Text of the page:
Knights of Columbus on hand as Blessed McGivney relic pilgrimage debuts at St. Elizabeth Ann Seton Parish
KELLER — Knights of Columbus Diocese of Fort Worth general agent Chris Stark joked that March 5 literally marked Blessed Michael McGivney's first Texas visit.
The pilgrimage event offered opportunity for veneration of a relic of McGivney's, a bone fragment, that day at St. Elizabeth Ann Seton Church in Keller with appearances scheduled on subsequent days in San Angelo, Odessa, Lubbock, and Wichita Falls.
Bishop Michael Olson celebrated the Mass and attended the veneration at Our Lady Queen of Peace Parish in Wichita Falls on March 9.
McGivney, a former New Haven, Conn., priest, founded the Knights of Columbus in 1882.
“Father McGivney started the Knights when he was 29,” Stark said. “But he died at 38 and did not live long enough to see the organization reach Texas.”
Knights, and others, from throughout Texas filled cards with prayer intentions to deposit into a basket and lined up to venerate Blessed McGivney's relic.
“We're going to take the prayer request cards back to Fr. McGivney's tomb in Connecticut,” said Father Jonathan Kalisch, OP, who serves as director of chaplains and spiritual development for the Knights.
Pope Francis announced in 2020 that Fr. McGivney had been approved for beatification. Now holding the title of blessed, Fr. McGivney sits one step from sainthood with one additional miracle attributed to his intercession required for his canonization.
After investigation, the Vatican in 2020 attributed a miracle to Fr. McGivney's intercession involving the healing of Michael Schachle, a child in his mother's womb given no chance of survival.
“We need one more miracle attributed to him, then a papal blessing, which will happen if we get another miracle,” KOC Diocesan Deputy for Fort Worth Craig Modrzynski said. “Several miracles that I know of are under investigation right now.”
Stark expressed similar hope for Fr. McGivney's eventual canonization.
“There are miracles happening with Fr. McGivney,” Stark said. “Fr. Kalisch said he met a lady at the [March 5] 9 a.m. Mass who said she had prayed to Fr. McGivney during her troubled pregnancy. Her baby was coming out the wrong way. She prayed to Fr. McGivney and now she has a healthy baby boy.
“Fr. Kalisch asked how she knew to pray to Fr. McGivney, and she said because she had heard of [Schachle's] story.”
Stark, Fr. Kalisch said, proved instrumental in organizing the pilgrimage.
“Normally, after beatification, they take relics from the body of the blessed and start to take them around to encourage peoples' devotion,” Fr. Kalisch said. “COVID delayed that, so this is the first opportunity we've had to take the relics outside of Connecticut. We're really pleased to start in the Diocese of Fort Worth. The goal is to increase devotion to Blessed Michael, have people learn about him and his patronage, and ask his intercession.”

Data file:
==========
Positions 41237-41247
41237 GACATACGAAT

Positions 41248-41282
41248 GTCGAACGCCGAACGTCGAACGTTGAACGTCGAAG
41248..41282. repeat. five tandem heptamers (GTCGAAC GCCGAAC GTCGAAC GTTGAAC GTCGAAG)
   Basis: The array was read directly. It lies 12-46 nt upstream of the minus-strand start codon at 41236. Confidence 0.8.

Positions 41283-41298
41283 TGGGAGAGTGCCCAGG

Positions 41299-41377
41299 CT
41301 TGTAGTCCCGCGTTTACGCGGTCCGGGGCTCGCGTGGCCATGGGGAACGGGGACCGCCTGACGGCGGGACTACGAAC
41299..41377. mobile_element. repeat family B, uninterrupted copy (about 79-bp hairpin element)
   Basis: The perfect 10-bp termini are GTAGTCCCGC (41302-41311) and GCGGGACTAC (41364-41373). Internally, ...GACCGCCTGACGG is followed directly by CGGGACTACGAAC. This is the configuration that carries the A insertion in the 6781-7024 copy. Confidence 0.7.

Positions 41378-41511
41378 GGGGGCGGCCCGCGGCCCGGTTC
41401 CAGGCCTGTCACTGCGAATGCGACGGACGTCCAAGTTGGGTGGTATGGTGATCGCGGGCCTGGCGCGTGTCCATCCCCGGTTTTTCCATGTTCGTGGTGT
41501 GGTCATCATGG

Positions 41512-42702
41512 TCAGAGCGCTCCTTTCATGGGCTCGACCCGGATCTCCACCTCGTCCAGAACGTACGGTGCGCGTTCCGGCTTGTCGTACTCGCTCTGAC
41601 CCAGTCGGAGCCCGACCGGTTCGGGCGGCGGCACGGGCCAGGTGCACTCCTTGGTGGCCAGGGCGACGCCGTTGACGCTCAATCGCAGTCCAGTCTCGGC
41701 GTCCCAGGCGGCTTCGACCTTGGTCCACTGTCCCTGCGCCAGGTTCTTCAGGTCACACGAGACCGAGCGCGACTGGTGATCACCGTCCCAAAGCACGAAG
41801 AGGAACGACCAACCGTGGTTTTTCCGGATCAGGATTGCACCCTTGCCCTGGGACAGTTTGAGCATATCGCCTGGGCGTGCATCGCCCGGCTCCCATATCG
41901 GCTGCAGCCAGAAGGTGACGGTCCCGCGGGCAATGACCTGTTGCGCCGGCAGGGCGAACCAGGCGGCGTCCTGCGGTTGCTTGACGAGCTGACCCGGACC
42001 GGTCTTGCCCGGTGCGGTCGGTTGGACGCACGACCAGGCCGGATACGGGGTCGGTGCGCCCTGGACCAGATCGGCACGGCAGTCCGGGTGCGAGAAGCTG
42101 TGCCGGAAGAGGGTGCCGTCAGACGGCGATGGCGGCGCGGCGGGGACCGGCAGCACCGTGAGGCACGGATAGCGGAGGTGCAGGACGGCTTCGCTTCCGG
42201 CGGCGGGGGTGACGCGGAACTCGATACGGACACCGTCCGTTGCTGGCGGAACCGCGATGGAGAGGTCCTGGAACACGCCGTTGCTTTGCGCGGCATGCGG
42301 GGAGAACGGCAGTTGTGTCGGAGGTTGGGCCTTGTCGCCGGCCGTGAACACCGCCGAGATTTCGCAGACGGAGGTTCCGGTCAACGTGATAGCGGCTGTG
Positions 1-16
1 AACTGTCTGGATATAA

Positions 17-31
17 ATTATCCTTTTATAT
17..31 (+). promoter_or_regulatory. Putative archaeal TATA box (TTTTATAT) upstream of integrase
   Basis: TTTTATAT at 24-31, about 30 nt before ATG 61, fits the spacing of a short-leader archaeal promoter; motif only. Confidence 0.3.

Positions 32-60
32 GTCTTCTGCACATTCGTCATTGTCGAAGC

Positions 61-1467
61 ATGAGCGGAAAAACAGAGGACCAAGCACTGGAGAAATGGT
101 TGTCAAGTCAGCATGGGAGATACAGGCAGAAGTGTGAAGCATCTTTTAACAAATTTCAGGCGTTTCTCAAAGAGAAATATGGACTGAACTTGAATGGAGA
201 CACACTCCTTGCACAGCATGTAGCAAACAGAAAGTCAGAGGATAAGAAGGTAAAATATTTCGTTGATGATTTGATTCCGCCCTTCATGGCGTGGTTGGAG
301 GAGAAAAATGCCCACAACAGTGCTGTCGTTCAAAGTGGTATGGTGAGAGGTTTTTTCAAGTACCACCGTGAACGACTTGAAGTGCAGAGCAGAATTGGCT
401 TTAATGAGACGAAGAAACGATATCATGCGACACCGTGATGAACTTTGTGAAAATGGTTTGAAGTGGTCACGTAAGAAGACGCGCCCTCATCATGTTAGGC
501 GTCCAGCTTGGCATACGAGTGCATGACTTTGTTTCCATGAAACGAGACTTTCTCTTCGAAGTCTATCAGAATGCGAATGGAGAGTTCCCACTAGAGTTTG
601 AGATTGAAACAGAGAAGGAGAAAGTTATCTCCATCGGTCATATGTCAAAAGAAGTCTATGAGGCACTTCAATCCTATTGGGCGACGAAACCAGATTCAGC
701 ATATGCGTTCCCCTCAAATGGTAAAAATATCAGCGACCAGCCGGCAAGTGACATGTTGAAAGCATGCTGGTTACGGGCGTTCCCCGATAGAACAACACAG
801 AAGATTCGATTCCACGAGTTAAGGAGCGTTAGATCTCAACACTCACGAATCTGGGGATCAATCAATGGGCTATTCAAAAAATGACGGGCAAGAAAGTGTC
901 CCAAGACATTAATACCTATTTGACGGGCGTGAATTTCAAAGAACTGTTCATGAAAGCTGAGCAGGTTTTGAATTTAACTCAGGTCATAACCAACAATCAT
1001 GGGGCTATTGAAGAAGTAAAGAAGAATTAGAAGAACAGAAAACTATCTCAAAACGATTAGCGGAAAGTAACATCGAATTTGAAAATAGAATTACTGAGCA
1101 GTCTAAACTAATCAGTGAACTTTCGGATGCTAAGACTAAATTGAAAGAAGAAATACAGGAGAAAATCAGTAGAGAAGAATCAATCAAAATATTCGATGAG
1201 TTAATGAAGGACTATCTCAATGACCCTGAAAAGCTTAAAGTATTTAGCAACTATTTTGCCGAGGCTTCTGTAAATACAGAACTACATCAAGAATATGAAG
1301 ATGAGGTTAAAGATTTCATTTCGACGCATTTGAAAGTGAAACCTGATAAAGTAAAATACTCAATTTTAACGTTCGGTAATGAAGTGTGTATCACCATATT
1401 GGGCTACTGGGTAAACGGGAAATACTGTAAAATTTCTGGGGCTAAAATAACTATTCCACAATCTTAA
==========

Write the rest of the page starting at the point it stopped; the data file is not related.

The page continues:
Father Linh Nguyen, parochial vicar of St. Elizabeth Ann Seton Parish, expounded during his homily and after Mass on Blessed McGivney's life and legacy.
“That those visiting today will be touched and transformed by Fr. McGivney's life,” Fr. Nguyen said of his hopes for the day's event. “Like Fr. Kalisch said, it's an encounter with him even in the eternal realm encouraging following and carrying out his mission of caring for the poor and making the Church the center of your life and community life. More importantly, not being afraid to live out that life. When you think of it, there were challenges to living out the Catholic faith when [Blessed McGivney] was ordained just as there are today. So, through venerating and encountering him in a spiritual way, we too are transformed to live out that same message and meet our own challenges.”
Veneration of a relic entails a “spiritual exchange” between those on earth and those already in heaven, Fr. Kalisch said, with focus on intercession rather than the actual object.
“You're not praying to them or a bone,” Modrzynski said. “You're remembering that person in heaven and asking them to take your prayers to the Lord.”
Several spoke of Blessed McGivney's compassion for children, widows and those fallen away from the Church among others.
Knight Terry Simonton, past state deputy for the Texas State Council, traveled to Keller from his home in Temple to view the relic.
Simonton, who suffers from several forms of cancer, characterized the pilgrimage tour as a very big deal.
“I've been waiting for this,” Simonton said. “I've been praying to Fr. McGivney for a long time for healing and intercession. For this pilgrimage to start in Texas, since we're the largest jurisdiction in North America, that's pretty special.”
The hope and plan, Stark said, is that the Texas events lead to something bigger.
“We believe we're going to be successful and that this is going to launch a national tour of the relic,” Stark said.